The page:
GiC, you know perfectly well that "good" has an ethical meaning. People do not simply use good in the aesthetic sense; one doesn't merely talk about "good lunch" but also about "good behavior". The community, not the individual, determines the meanings of words. You don't get to redefine the common meanings of words in order to win your argument.

But let us leave that aside. Let us accept your artificial restriction of "good" to the aesthetic realm. So, "success is the only good" reflects your personal, unaccountable taste. You prefer success to failure; success gives you more pleasure or enjoyment. That is very nice, to be sure, but hardly concerns anyone other than yourself. It is a completely worthless statement for the purposes of this discussion, which is to determine whether one can be "good" without God. It seems rather you should have challenged the presupposition of the statement, that there is such a thing as ethical good (the obvious meaning of the word in this context). Trying to assert that good does not mean good in the sense which the context demands involves digging yourself into a proverbial hole.

I believe that we have already defined success, for the context of this conversation, in terms of the system that is the Universe, not your personal success or failure in your business ventures or friendships. Yes, of course success is relative to the system, but the more pervasive the system the more significant the impact, or lack of impact, upon it. But if you're not successful within this system, that would imply that no one but yourself has been substantially affected by your actions, you are truly irrelevant not only to humanity but to the entire universe (of course, we'll see what impact humanity ends up having on the universe, we could get wiped out before we can expand beyond this world, making the entire experiment of life on earth a complete and pointless failure...but even then, we have sent probes out, no doubt containing organic material and organic material has been thrown into the universe by asteroid impacts, so even if our species ceases to be, it does not inherently mean we failed...only time would tell).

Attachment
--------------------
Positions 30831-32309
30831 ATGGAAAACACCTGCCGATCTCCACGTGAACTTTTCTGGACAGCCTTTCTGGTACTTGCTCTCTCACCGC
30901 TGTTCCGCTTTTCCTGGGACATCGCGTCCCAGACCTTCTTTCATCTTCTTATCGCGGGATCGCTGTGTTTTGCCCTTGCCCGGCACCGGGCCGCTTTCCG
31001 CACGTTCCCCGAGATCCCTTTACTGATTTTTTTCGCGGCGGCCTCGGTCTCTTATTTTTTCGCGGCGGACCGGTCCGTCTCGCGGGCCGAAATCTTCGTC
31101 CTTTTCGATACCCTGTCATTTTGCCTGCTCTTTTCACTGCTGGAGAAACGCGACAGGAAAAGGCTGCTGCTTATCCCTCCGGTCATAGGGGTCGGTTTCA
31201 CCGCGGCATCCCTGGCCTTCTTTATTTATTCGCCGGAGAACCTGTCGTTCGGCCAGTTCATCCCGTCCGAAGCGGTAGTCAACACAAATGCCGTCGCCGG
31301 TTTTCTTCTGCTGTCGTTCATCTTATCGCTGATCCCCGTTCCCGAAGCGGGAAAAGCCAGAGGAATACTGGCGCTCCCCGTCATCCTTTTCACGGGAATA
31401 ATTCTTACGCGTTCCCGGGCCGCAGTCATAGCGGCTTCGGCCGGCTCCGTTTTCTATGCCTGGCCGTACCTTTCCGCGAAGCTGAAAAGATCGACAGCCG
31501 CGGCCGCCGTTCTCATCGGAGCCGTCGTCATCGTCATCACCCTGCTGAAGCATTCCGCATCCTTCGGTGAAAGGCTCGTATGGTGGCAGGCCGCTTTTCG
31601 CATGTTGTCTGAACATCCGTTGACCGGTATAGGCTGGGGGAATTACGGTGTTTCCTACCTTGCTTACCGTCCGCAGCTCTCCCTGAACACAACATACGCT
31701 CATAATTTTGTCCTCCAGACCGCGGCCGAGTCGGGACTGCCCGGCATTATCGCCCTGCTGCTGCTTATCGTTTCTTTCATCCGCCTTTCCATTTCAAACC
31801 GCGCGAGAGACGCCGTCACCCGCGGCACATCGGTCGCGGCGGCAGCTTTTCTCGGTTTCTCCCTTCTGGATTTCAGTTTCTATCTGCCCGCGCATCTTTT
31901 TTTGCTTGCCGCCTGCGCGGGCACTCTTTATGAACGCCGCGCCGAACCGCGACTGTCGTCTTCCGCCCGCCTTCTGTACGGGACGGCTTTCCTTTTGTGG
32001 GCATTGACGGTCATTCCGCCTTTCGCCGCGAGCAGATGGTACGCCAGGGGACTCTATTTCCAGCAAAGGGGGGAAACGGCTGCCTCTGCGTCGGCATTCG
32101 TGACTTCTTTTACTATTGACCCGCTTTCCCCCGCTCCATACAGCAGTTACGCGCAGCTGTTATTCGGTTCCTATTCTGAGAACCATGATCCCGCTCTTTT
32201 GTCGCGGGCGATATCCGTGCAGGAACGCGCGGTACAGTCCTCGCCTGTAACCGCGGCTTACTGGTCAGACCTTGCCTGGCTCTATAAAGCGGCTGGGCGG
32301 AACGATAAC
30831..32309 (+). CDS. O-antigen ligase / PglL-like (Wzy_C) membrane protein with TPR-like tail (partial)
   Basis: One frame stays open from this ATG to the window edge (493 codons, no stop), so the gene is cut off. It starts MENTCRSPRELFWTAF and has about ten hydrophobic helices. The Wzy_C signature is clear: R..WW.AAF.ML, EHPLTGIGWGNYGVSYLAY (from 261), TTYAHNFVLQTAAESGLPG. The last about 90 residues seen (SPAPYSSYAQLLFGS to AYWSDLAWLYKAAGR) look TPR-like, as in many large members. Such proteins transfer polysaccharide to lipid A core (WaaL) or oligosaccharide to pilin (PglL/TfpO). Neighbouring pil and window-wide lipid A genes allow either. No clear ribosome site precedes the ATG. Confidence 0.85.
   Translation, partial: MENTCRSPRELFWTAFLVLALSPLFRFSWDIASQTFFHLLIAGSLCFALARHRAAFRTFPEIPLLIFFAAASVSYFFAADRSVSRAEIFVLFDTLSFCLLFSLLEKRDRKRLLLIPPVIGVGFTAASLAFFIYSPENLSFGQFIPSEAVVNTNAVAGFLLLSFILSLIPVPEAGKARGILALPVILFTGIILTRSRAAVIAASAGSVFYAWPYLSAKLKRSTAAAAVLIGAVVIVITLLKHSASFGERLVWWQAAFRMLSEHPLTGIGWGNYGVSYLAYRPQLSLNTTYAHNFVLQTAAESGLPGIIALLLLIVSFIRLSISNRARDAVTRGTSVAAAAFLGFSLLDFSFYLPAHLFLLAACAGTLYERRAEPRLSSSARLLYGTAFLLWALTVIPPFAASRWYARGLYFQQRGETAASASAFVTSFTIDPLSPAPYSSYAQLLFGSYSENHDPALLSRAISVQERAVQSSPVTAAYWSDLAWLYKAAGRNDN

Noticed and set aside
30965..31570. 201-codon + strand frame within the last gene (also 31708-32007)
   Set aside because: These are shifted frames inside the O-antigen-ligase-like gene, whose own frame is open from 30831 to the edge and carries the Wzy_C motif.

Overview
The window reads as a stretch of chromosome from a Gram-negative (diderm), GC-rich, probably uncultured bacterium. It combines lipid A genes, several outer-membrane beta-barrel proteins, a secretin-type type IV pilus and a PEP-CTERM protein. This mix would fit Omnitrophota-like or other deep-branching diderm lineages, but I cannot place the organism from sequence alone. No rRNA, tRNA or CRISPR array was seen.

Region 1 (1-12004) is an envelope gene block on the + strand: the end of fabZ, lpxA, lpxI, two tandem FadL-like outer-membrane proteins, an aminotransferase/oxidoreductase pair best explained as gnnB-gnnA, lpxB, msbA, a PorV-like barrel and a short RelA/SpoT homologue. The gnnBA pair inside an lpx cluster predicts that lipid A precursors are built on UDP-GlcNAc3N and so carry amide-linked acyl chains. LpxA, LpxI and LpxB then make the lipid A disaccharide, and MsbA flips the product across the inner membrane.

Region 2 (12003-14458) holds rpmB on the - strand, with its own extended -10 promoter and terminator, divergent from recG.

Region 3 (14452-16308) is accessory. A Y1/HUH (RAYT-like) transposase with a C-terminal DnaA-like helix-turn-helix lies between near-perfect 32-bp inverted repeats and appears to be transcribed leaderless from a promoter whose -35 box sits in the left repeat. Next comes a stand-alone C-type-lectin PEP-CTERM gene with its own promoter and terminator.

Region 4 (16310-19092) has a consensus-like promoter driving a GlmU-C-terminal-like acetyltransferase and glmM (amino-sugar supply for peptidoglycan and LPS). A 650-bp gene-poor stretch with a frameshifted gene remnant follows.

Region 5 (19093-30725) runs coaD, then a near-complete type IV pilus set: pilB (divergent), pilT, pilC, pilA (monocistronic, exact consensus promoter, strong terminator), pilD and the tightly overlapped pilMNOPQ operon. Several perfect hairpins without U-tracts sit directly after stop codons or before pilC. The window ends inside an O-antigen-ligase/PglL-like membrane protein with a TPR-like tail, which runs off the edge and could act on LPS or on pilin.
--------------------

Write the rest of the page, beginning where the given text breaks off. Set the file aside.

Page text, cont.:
You seem to think that success is only something that applies to your personal life and immediate surroundings, but it is a description of optimization in any system. Just as you can have a successful person you can also have a successful gene, or a successful computer program...maybe the latter will be our legacy?
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« Reply #94 on: August 09, 2011, 09:43:05 PM »

In getting back to the point rather than devolving into primitive practices and their attitudes towards them, here are the following problems that Christians must overcome if we accept that morality is an evolutionary trait:

1) God cannot hold us accountable for wrong doing as such wrong doing in some could simply be a result of their biology and/or genes

2) What does it mean to be in the image of God? If God is immutable then how is it that His image must evolve?

3) If morals evolve then how are they in any way universal?

4) How do we deal with the implications of this theory, namely that God becomes the cause of evil (the evolution of morality would require immoral acts to occur, thus if such a tract was sanctioned by God then He directly becomes the cause of evil, which is a heresy)?

5) How could we say that humans fell from grace when they were never truly in a state of grace?